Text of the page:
Effective teacher-education practice: The impact of written assessment "feedback" for distance learners

Funding year: 
1 year
Auckland UniServices
Post school sector
Project start date: 
January 2005
Project end date: 
January 2006
Principal investigator(s): 
Valarie Margrain
Research team members: 
Trish Muirhead, Angela Edlin, Liz Everris, Jenny McClew, Anne Meade
Research partners: 
The Open Polytechnic of New Zealand with Anne Meade Associates

Project Description

Black and Wiliam (1998) define assessment as “all those activities undertaken by teachers, and by their students in assessing themselves, which provide information to be used as feedback to modify the teaching and learning activities in which they are engaged” (p. 2). Feedback to students, whether oral or written, is a crucial aspect of assessment, and must be considered within a broader teaching framework (Gipps, 1994). Assessment feedback must give students not only an indication of their achievements, but also, crucially, information and guidance from which they can learn (Brown, 1999; Ding, 1998; Higgins, 2004). Thus feedback also has an important motivational function (Hyland, 2000).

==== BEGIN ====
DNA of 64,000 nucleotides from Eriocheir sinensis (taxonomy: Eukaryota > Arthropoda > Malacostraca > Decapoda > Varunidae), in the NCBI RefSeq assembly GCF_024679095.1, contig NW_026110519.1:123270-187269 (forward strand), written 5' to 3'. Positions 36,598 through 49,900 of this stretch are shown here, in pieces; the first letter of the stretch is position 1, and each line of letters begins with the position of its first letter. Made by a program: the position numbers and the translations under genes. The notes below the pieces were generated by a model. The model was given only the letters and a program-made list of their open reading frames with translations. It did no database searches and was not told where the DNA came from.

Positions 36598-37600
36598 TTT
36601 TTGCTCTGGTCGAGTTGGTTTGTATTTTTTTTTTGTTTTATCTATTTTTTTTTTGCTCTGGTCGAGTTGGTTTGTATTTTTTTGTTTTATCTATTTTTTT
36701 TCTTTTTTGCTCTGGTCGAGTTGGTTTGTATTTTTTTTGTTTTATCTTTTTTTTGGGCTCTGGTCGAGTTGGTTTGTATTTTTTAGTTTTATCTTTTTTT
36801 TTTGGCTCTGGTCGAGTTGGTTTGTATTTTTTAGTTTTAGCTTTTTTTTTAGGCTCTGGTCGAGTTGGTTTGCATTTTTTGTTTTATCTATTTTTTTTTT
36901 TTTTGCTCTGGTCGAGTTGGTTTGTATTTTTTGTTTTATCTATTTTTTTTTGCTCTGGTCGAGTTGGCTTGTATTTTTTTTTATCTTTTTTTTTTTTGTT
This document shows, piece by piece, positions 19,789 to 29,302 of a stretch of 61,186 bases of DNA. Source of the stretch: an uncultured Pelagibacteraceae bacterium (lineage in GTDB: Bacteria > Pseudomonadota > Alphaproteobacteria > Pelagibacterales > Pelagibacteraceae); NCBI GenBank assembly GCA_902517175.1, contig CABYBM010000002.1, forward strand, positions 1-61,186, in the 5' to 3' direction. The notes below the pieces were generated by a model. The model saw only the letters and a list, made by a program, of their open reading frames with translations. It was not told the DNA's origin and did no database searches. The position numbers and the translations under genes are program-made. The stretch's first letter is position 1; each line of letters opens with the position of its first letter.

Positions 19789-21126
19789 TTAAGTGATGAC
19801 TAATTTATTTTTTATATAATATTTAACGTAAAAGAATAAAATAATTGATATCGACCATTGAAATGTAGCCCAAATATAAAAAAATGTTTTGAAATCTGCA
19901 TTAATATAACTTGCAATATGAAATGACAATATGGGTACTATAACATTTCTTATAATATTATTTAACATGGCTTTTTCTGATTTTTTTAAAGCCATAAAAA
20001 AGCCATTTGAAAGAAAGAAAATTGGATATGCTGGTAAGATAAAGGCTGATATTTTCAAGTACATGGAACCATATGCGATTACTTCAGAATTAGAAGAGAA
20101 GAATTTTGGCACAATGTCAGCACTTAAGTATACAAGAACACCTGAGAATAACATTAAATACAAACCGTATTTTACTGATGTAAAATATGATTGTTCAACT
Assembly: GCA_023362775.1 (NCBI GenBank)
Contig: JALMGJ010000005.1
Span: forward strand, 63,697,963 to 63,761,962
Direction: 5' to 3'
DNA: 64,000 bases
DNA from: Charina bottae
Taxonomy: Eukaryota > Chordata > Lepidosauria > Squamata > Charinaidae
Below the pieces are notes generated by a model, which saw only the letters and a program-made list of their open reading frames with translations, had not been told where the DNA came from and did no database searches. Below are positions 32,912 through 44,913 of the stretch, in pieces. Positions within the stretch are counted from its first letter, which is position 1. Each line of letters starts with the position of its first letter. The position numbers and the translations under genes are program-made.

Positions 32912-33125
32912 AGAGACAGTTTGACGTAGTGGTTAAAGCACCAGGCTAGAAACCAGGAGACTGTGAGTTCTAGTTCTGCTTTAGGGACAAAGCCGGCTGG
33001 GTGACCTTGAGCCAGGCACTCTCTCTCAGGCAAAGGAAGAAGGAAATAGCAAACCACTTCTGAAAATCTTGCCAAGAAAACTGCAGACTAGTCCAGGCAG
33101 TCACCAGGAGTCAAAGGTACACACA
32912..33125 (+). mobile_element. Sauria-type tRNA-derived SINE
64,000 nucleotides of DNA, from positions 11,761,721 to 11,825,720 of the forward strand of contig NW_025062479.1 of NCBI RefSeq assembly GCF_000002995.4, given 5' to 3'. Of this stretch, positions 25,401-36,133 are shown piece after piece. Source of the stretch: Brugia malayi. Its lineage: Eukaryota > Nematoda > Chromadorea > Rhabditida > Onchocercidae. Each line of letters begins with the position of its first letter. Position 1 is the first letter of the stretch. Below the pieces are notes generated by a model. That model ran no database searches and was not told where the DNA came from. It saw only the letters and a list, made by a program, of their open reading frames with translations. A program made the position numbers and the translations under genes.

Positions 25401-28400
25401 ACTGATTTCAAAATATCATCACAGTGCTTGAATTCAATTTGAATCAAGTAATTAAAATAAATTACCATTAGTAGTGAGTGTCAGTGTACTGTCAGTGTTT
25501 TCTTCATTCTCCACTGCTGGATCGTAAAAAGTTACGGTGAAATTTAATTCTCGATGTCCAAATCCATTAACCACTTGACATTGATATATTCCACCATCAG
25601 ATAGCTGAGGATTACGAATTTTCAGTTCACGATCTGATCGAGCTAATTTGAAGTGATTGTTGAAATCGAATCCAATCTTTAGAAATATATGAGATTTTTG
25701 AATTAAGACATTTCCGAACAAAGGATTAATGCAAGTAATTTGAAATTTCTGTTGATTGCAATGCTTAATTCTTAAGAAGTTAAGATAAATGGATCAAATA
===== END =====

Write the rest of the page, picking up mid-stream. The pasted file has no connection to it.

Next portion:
This project contributes to research on the role of written assessment feedback. It identifies barriers that may undermine the potential effectiveness of written feedback, and reports on what kind of written feedback is likely to be most effective in engaging students with learning.

Project Outputs


Presentations, conferences and workshops

Murphy, T., McClew, J., & Margrain, V. (2005). Students' perceptions of effective written feedback in distance teacher education. Paper presented at the annual conference of the New Zealand Association for Research in Education (NZARE), Dunedin, 6-9 December 2005.